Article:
An Indonesian court last Tuesday sentenced a British woman to death for trying to smuggle about 10 pounds of cocaine into the resort island of Bali, the anti-death penalty group Hands off Cain reported. Lindsay Sandiford, 56, cried when she heard the sentence, but had no other comment before being led back to jail.
The practice of imposing the death penalty for drug offenses is frowned upon by the UN, which considers it a human rights violation. That stance is even embraced by th UN Office on Drugs and Crime. "UNODC advocates the abolition of the death penalty and calls upon Member States to follow international standards concerning prohibition of the death penalty for offenses of a drug-related or purely economic nature," the international agency said in 2010 report (see page eight).
While Indonesia has notoriously harsh drug laws -- it is among the nations listed by Harm Reduction International's Death Penalty Project as both having and using the death penalty for drug offenses -- Sandiford's sentence was harsher than expected.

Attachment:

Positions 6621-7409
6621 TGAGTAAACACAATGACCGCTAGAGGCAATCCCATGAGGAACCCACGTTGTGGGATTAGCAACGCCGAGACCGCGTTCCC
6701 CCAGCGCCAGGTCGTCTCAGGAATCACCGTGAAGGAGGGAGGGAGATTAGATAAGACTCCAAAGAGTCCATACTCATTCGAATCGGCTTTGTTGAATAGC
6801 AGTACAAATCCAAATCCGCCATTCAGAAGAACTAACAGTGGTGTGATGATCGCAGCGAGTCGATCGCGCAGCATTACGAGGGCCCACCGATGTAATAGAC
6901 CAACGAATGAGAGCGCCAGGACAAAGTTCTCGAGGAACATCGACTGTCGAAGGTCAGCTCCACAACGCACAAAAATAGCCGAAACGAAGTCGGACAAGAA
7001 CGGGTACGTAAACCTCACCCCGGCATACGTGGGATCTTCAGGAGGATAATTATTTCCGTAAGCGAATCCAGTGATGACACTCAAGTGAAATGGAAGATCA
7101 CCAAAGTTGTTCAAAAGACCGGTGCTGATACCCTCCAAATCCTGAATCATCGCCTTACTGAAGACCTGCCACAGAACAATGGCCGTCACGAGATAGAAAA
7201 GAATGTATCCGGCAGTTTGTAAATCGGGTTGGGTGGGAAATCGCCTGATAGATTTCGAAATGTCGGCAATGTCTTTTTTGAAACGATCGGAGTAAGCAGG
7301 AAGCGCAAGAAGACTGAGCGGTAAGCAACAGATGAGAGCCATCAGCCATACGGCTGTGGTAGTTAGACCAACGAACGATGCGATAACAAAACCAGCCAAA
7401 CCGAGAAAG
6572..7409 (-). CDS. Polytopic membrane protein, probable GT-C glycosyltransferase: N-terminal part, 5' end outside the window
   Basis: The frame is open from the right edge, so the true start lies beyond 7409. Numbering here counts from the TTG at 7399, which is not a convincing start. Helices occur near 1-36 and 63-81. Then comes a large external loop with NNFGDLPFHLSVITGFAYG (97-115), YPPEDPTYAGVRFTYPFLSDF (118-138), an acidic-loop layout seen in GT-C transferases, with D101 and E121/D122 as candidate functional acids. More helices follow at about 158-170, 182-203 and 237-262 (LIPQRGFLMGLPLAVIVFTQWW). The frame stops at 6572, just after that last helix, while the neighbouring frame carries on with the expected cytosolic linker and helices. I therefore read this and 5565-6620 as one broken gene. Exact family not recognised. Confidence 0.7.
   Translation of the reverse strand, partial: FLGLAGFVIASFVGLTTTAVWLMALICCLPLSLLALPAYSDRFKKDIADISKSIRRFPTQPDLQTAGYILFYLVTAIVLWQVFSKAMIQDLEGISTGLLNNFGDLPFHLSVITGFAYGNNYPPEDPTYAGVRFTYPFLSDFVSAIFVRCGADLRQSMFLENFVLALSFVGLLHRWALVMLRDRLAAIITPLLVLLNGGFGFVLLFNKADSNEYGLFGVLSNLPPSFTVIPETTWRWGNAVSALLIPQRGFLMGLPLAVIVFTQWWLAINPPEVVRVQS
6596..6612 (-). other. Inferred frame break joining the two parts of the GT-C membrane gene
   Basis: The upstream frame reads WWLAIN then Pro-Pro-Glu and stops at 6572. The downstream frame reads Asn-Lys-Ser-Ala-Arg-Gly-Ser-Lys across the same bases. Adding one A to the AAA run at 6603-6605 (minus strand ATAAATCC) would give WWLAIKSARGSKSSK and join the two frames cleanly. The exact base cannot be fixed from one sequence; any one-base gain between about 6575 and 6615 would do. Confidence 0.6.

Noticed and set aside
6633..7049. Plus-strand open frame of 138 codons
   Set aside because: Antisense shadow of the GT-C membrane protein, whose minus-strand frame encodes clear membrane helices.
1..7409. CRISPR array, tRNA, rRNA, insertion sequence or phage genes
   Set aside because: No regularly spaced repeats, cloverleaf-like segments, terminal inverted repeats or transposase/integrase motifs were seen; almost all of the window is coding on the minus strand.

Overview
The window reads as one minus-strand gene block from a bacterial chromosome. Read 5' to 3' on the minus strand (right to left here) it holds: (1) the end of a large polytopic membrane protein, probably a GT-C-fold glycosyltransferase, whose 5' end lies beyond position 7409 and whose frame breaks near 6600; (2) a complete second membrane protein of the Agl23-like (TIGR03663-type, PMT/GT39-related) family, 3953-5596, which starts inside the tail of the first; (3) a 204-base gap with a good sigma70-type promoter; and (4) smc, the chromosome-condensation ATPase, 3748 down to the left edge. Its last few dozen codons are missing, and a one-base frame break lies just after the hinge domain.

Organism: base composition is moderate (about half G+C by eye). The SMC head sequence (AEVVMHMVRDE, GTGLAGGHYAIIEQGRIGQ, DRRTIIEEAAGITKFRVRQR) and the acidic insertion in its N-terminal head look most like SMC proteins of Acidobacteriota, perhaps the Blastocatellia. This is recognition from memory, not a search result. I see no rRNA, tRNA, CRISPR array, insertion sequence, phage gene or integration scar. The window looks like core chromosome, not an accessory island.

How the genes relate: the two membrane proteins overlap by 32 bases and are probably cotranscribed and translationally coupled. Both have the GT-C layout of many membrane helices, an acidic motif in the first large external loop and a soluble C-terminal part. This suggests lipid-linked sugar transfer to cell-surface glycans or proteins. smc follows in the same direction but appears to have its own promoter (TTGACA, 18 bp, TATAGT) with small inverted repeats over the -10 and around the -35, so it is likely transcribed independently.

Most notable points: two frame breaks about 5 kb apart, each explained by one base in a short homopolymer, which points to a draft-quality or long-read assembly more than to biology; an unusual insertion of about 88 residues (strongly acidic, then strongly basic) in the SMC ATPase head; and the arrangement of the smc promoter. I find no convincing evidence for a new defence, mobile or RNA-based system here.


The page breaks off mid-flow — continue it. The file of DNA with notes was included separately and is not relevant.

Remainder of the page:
Two other Britons charged in the case received lesser sentences (a fourth awaits sentencing), and prosecutors had recommended only 15 years in prison, but judges at the Denpasar District Court said there was no reason for a light sentence. She had damaged Bali's reputation as a tourist destination, they said.
Sandiford joins an estimated 114 other prisoners on Indonesia's death row, most of them convicted of drug offenses. At least 40 death row inmates are foreigners, including several Australians.
Since 1998, five foreigners have been executed in Indonesia, all for drug offenses. The good news is that Indonesia hasn't actually executed anyone since 2008, when 10 people went to the gallows.